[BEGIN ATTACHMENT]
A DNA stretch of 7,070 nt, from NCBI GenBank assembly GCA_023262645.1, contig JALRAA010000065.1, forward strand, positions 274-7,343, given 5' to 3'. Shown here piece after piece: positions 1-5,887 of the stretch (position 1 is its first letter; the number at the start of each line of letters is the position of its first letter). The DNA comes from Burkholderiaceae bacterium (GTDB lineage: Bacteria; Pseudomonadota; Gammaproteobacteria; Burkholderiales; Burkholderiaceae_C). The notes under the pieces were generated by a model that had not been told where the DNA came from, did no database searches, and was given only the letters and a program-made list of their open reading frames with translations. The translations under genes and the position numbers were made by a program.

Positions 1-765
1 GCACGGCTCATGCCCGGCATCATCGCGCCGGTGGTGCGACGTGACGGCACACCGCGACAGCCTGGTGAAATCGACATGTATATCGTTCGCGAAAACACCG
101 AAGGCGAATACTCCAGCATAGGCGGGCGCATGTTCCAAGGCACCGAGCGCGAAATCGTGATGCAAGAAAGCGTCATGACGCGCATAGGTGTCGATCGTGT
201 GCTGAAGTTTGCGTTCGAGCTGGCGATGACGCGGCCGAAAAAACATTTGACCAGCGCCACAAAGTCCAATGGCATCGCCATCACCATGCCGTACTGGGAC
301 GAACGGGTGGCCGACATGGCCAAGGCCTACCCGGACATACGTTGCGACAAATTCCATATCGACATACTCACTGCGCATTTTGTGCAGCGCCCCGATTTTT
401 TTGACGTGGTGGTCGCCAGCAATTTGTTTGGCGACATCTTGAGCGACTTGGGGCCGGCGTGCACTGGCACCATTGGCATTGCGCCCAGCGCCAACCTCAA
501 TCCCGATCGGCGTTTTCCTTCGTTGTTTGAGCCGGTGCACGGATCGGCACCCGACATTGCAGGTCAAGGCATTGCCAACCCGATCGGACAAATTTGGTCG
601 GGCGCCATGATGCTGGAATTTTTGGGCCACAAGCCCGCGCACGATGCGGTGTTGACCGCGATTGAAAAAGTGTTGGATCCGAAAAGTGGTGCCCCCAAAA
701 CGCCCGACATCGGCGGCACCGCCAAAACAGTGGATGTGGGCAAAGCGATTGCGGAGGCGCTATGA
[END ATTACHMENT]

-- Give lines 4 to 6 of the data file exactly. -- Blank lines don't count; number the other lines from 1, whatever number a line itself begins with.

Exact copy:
101 AAGGCGAATACTCCAGCATAGGCGGGCGCATGTTCCAAGGCACCGAGCGCGAAATCGTGATGCAAGAAAGCGTCATGACGCGCATAGGTGTCGATCGTGT
201 GCTGAAGTTTGCGTTCGAGCTGGCGATGACGCGGCCGAAAAAACATTTGACCAGCGCCACAAAGTCCAATGGCATCGCCATCACCATGCCGTACTGGGAC
301 GAACGGGTGGCCGACATGGCCAAGGCCTACCCGGACATACGTTGCGACAAATTCCATATCGACATACTCACTGCGCATTTTGTGCAGCGCCCCGATTTTT